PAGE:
Last week, Chicago Mayor Rahm Emanuel was dealt a blow when credit rating agency Moody’s Investors Service reduced the city’s credit rating to junk status due to the city’s inability to provide major fixes to its crippling pension debt. Chicago’s pension headache is one of the worst in the country, but municipalities all over are struggling with ballooning retirement fund burdens.
Typical pension reform policies that have been enacted in recent years have included: increasing employee contributions, switching from defined benefit plans to 401(k)-style retirement accounts, raising eligibility ages for receiving benefits and increasing taxes.
An emerging cost-cutting option that has been gaining traction in municipal pension circles is to shift funds from pricey money managers to a more passive investment style via index funds.
Index funding is a strategy of investing where instead of hiring someone to actively pick and choose in the buying and selling of individual stocks and bonds, money is invested in a set mix of stocks and bonds intended to match the performance of a financial market, or index. These funds have become much more popular in the last decade of personal finance because they’ve been able to outperform actively managed funds, on average.
According to Morningstar, the percentage of individuals investing in passive-index matching in the mutual fund market has grown to 30 percent this year, up from 13.8 percent in 2004. Meanwhile, only 19.2 percent of public or private pensions have directed their public security allocation to index funds.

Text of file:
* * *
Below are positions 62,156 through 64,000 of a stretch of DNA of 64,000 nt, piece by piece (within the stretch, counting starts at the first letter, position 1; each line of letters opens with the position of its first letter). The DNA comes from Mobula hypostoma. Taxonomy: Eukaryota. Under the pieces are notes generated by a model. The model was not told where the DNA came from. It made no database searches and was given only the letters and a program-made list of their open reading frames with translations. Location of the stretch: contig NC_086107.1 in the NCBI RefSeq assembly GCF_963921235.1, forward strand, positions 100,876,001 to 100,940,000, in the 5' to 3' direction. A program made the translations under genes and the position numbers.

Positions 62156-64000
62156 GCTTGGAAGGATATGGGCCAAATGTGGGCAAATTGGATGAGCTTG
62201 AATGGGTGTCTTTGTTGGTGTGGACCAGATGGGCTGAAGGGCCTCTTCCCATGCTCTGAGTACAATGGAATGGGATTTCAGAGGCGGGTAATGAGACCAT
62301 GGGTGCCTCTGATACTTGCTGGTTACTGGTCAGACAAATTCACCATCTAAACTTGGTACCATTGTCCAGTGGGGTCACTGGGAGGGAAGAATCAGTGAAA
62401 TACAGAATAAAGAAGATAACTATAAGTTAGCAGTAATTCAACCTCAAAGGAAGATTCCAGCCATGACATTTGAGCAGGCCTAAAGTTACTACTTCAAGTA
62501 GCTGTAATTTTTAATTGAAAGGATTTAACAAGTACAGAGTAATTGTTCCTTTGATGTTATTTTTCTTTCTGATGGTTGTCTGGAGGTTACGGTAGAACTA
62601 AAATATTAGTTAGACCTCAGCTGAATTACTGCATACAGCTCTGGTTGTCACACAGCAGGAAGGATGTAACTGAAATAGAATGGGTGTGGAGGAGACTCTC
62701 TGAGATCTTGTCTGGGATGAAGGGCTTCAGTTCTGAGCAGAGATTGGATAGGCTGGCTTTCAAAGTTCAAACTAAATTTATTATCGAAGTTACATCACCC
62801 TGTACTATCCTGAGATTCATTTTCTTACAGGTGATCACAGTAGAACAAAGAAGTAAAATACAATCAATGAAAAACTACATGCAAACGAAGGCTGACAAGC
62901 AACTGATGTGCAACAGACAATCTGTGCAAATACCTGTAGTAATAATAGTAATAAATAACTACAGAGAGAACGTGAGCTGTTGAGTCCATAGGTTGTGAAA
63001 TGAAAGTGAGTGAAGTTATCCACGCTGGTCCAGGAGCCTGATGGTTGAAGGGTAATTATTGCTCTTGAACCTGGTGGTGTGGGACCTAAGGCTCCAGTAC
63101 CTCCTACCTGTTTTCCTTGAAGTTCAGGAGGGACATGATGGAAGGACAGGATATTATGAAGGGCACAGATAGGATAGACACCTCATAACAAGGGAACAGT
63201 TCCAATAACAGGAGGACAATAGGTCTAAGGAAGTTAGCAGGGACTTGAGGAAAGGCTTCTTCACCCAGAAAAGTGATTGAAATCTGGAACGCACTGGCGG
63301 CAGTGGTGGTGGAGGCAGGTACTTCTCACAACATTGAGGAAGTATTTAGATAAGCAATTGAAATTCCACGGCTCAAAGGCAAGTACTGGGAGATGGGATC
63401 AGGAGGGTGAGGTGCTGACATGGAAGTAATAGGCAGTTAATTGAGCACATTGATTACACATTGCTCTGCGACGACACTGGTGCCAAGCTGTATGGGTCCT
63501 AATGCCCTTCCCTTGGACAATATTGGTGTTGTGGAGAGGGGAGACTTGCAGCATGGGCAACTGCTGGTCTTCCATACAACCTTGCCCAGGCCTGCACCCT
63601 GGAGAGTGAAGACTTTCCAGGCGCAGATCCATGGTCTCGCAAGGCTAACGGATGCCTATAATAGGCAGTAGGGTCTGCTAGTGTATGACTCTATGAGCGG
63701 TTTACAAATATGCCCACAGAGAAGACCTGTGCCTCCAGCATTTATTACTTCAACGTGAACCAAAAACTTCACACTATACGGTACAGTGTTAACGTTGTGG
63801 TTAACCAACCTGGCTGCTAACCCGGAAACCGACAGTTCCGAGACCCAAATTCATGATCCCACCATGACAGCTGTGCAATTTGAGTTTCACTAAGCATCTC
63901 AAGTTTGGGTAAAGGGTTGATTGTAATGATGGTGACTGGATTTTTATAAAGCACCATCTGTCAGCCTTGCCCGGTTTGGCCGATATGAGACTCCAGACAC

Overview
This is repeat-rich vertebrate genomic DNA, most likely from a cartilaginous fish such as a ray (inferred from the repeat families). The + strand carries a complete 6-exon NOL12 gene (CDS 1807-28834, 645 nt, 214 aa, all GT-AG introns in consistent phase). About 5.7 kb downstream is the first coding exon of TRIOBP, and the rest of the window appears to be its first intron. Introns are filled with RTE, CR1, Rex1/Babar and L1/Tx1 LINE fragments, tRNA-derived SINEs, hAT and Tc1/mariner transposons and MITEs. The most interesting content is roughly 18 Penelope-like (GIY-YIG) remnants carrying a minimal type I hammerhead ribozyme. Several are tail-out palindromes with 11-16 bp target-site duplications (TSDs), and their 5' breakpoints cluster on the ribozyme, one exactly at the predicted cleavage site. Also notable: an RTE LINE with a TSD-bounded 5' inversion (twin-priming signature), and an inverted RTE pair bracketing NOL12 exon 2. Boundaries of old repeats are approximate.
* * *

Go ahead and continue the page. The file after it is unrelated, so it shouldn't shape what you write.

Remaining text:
“The fees charged by index funds are so much lower than for active managers,” says Donald B. Keim, professor at University of Pennsylvania’s Wharton School. Keim recently co-authored the paper “Passive Investors, Not Passive Owners,” which details how companies whose stocks have a higher share of passive ownership have better governance indicators, have been proven to be less volatile, and have been more profitable in the long-term than those with active investors.
“Active management requires more work [for research and trading] and hence they charge their clients higher fees,” Keim continues. He adds that because active managers trade much more frequently, they incur higher trading costs on top of management fees.
The Montgomery County Employees Retirement Plan, in the suburbs of Philadelphia, shifted most of its $509 million in investments to index funds in 2013. The New York Times recently reported the shift has resulted in an estimated $1.3 million in savings in annual management fees.
“The differences in management fees and transactions costs between index/passive and active funds can easily be .5 to 1 percent,” says Keim. “When applied to the assets under management and compounded over multiple years, this difference can really add lots of value for the pensioners. … Seems like a no-brainer.”
Pennsylvania Governor Tom Wolf is currently exploring the idea of shifting investments in two of the state’s largest funds to passive investments. New York City Comptroller Scott Stringer has issued an analysis of the heavy impact that management fees have on five of the city’s pension funds — and how these fees are hidden from public view. Could investing in index funds be the right alternative to hiring expensive Wall Street managers?
“In the end, I believe it makes perfect sense for public or private pensions to direct their public security allocation to index funds,” says Keim. “They will earn an equivalent and quite possibly better return (before fees and expenses) than actively managed funds, and with lower costs.”
The Equity Factor is made possible with the support of the Surdna Foundation.
Alexis Stephens was Next City’s 2014-2015 equitable cities fellow. She’s written about housing, pop culture, global music subcultures, and more for publications like Shelterforce, Rolling Stone, SPIN, and MTV Iggy. She has a B.A. in urban studies from Barnard College and an M.S. in historic preservation from the University of Pennsylvania.